[meteorite-list] Curiosity Rover Drill Pulls First Taste From Mars Mountain

From: Ron Baalke <baalke_at_meteoritecentral.com>
Date: Thu, 25 Sep 2014 22:17:05 -0700 (PDT)
Message-ID: <201409260517.s8Q5H5kZ029704_at_zagami.jpl.nasa.gov>


NASA Rover Drill Pulls First Taste From Mars Mountain
Jet Propulsion Laboratory
September 25, 2014

NASA's Curiosity Mars rover has collected its first taste of the layered
mountain whose scientific allure drew the mission to choose this part
of Mars as a landing site.

Late Wednesday, Sept. 24, the rover's hammering drill chewed about 2.6
inches (6.7 centimeters) deep into a basal-layer outcrop on Mount Sharp
and collected a powdered-rock sample. Data and images received early Thursday
at NASA's Jet Propulsion Laboratory, Pasadena, California, confirmed success
of this operation. The powder collected by the drilling is temporarily
held within the sample-handling mechanism on the rover's arm.

"This drilling target is at the lowest part of the base layer of the mountain,
and from here we plan to examine the higher, younger layers exposed in
the nearby hills," said Curiosity Deputy Project Scientist Ashwin Vasavada
of JPL. "This first look at rocks we believe to underlie Mount Sharp is
exciting because it will begin to form a picture of the environment at
the time the mountain formed, and what led to its growth."

After landing on Mars in August 2012 but before beginning the drive toward
Mount Sharp, Curiosity spent much of the mission's first year productively
studying an area much closer to the landing site, but in the opposite
direction. The mission accomplished its science goals in that Yellowknife
Bay area. Analysis of drilled rocks there disclosed an ancient lakebed
environment that, more than three billion years ago, offered ingredients
and a chemical energy gradient favorable for microbes, if any existed

>From Yellowknife Bay to the base of Mount Sharp, Curiosity drove more
than 5 miles (8 kilometers) in about 15 months, with pauses at a few science
waypoints. The emphasis in mission operations has now changed from drive,
drive, drive to systematic layer-by-layer investigation.

"We're putting on the brakes to study this amazing mountain," said Curiosity
Deputy Project Manager Jennifer Trosper of JPL. "Curiosity flew hundreds
of millions of miles to do this."

Curiosity arrived Sept. 19 at an outcrop called "Pahrump Hills," which
is a section of the mountain's basal geological unit, called the Murray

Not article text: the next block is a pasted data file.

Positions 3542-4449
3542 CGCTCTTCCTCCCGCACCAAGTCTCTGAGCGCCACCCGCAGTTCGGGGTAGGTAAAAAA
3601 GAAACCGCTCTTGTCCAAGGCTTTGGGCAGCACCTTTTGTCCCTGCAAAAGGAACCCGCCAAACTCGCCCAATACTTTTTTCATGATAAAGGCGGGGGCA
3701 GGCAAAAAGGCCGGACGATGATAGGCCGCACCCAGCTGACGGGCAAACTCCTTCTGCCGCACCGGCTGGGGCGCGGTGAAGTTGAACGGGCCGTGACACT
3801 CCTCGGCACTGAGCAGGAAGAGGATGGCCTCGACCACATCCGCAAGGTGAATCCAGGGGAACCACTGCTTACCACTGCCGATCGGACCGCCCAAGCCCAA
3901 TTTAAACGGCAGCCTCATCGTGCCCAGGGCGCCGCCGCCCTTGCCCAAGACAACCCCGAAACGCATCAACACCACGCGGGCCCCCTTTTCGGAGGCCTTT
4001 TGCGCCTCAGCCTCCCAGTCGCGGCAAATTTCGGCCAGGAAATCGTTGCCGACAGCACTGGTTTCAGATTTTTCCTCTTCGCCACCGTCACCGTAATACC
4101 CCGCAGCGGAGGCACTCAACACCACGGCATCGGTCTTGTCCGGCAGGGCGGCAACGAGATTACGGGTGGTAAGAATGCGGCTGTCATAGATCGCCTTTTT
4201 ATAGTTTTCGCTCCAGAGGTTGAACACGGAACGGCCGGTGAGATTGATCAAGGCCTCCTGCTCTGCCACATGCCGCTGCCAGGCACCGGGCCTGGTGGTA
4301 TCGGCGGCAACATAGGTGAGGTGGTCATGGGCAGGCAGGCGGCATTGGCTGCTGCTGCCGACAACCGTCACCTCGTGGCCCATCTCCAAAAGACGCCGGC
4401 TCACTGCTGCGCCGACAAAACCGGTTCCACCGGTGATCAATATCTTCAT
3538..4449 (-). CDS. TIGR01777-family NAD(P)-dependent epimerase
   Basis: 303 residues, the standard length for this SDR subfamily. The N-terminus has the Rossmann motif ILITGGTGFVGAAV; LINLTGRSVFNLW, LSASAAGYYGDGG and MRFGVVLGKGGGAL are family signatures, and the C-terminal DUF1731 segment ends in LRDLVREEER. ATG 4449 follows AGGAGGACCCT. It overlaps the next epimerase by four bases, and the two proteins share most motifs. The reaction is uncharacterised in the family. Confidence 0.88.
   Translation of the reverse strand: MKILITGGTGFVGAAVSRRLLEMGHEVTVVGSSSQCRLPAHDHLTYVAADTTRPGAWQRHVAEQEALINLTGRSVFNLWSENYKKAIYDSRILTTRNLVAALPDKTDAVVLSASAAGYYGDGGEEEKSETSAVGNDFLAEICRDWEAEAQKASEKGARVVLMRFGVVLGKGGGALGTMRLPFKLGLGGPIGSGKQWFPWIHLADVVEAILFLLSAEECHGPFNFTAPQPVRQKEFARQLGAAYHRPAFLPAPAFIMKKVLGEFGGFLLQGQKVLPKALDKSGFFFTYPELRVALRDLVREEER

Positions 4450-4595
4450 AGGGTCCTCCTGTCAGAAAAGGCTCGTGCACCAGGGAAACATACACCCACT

formation. Three days later, the rover completed a "mini-drill" procedure
at the selected drilling target, "Confidence Hills," to assess the target
rock's suitability for drilling. A mini-drill activity last month determined
that a rock slab under consideration then was not stable enough for full
drilling, but Confidence Hills passed this test.

The rock is softer than any of the previous three targets where Curiosity
has collected a drilled sample for analysis.

Between the mini-drill test and the sample-collection drilling, researchers
used tools on Curiosity's mast and robotic arm for close-up inspection
of geometrically distinctive features on the nearby surface of the rock.

These features on the Murray formation mudstones are the accumulations
of resistant materials. They occur both as discrete clusters and as dendrites,
where forms are arranged in tree-like branching. By investigating the
shapes and chemical ingredients in these features, the team hopes to gain
information about the possible composition of fluids at this Martian location
long ago.

The next step will be to deliver the rock-powder sample into a scoop on
the rover's arm. In the open scoop, the powder's texture can be observed
for an assessment of whether it is safe for further sieving, portioning
and delivery into Curiosity's internal laboratory instruments without
clogging hardware. The instruments can perform many types of analysis
to identify chemistry and mineralogy of the source rock.

NASA's Mars Science Laboratory Project is using Curiosity to assess ancient
habitable environments and major changes in Martian environmental conditions.
JPL, a division of Caltech, built the rover and manages the project for
NASA's Science Mission Directorate in Washington.

For more information about Curiosity, visit:


http://www.nasa.gov/msl and http://mars.jpl.nasa.gov/msl/

You can follow the mission on Facebook at:


and on Twitter at:


Guy Webster
Jet Propulsion Laboratory, Pasadena, Calif.
guy.webster at jpl.nasa.gov

Received on Fri 26 Sep 2014 01:17:05 AM PDT

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